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Low Detection Limit Methods for the Determination of VOCs in Air and Water as Applied in the USGS National Water-Quality Assessment (NAWQA) Program

James F. Pankow, D. L. Rose, W. Luo, D. A. Bender, L. M. Isabelle

Department of Environmental Science and Engineering
Oregon Graduate Institute
P.O. Box 91000, Portland, OR 97291-1000,
USA Phone (503) 690-1080, Telecopier (503) 690-1273,

The U.S. Geological Survey's National Water-Quality Assessment (NAWQA)program seeks a comprehensive understanding of the levels of VOCs and other contaminants in the natural waters of the Nation. For VOCs, this requiresan understanding of how these compounds move between the atmosphere and natural waters. This requires the application of appropriately sensitive analytical methods for VOCs in both air and water. Methods specific to the needs of NAWQAhave been developed.

For VOCs in air, adsorption/thermal desorption (ATD) with multi-sorbent sampling cartridges was developed. The method allows the determination of 87 analytes, including numerous halogenated alkanes, halogenated alkenes, ethers, alcohols, nitriles, esters, ketones, aromatics, a disulfide, and a furan. The volatilities of the compounds range from that of dichlorofluoromethane (CFC12) to that of 1,2,3-trichlorobenzene. The compounds are determined in air samples that range in volume from 1.5 to 5 liters. Most of the method detection level (MDL) values are in the range 0.02 to 0.06 ppbV. The method has been tested extensively in a long term sampling program that has been conducted in New Jersey from April 1997 to May 1999. Breakthrough, reproducibility, analyte stability, and recovery were all studied, and problems were minimal. A detailed description of the method is available in Analytical Chemistry, vol. 70, pages 5213-5221, Pankow et al. (1998).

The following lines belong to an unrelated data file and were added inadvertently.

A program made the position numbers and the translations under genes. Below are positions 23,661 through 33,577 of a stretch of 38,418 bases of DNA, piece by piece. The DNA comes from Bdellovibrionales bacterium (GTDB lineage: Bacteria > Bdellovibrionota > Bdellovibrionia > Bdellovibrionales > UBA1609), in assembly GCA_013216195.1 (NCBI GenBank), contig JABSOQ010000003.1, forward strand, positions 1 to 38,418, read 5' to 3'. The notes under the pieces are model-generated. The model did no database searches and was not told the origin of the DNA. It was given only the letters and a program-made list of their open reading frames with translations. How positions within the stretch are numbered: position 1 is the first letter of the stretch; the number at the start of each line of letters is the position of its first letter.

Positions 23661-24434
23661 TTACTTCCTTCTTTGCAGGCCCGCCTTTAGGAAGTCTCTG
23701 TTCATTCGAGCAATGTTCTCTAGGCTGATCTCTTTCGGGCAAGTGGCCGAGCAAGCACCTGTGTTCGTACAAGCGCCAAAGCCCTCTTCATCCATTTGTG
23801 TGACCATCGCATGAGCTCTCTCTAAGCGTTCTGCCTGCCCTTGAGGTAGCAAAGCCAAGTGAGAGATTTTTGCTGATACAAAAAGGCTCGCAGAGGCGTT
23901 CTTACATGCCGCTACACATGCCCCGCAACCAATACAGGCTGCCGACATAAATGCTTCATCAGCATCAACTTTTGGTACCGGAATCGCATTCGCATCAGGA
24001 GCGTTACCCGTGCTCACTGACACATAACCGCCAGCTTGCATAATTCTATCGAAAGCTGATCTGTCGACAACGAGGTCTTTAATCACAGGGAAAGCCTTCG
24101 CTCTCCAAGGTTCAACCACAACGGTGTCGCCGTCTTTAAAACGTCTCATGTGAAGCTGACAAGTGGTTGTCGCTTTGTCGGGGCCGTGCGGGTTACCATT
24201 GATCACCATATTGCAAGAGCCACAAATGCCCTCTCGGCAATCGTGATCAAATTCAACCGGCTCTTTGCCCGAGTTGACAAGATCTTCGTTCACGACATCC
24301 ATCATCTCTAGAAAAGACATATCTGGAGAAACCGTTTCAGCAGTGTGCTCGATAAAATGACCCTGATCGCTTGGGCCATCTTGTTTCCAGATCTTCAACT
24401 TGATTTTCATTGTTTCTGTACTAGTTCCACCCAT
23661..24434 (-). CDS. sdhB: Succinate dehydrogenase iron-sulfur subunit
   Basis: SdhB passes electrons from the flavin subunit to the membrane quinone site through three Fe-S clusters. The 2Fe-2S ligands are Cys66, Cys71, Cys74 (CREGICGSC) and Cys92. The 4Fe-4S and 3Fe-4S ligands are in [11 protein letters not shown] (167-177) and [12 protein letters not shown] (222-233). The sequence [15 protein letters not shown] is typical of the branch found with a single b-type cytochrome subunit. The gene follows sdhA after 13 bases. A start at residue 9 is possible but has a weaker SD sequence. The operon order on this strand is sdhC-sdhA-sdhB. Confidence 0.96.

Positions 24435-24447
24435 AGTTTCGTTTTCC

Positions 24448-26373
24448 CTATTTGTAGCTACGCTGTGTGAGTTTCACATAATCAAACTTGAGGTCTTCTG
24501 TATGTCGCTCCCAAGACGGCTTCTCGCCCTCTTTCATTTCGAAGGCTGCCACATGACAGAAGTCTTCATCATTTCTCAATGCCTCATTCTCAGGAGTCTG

For VOCs in water, a purge and trap capillary-column gas chromatography/mass spectrometry method was developed. The target VOCs include most of the compounds determined by the air method. Two of the air and water analytes, methyl-tert-butyl ether (MTBE), and tert-amyl methyl ether (TAME), are especially noteworthy because of their use in reformulated gasoline and the current national interest in the fact that their high water solubilities translate into high tendencies to enter the hydrologic cycle. The water method is unique relative to other water methods in that all VOCs positively identified by mass spectrometry are reported, regardless of the concentrations measured. For a 25 mL sample, long-term MDL values determined by conventional means for 85 VOCs were found to range from 0.013 to 2.5 micrograms per liter. Concentration values below the MDL values are noted as being "estimated" to indicate the existence of uncertainty in quantitation at these low levels. A detailed description of the method is available in U.S. Geological Survey Open-File Report 97-829 by Connor et al. (1998). Thousands of water samples, including ground-water, surface-water, and precipitation samples have been analyzed since 1996 as part of the NAWQA program.

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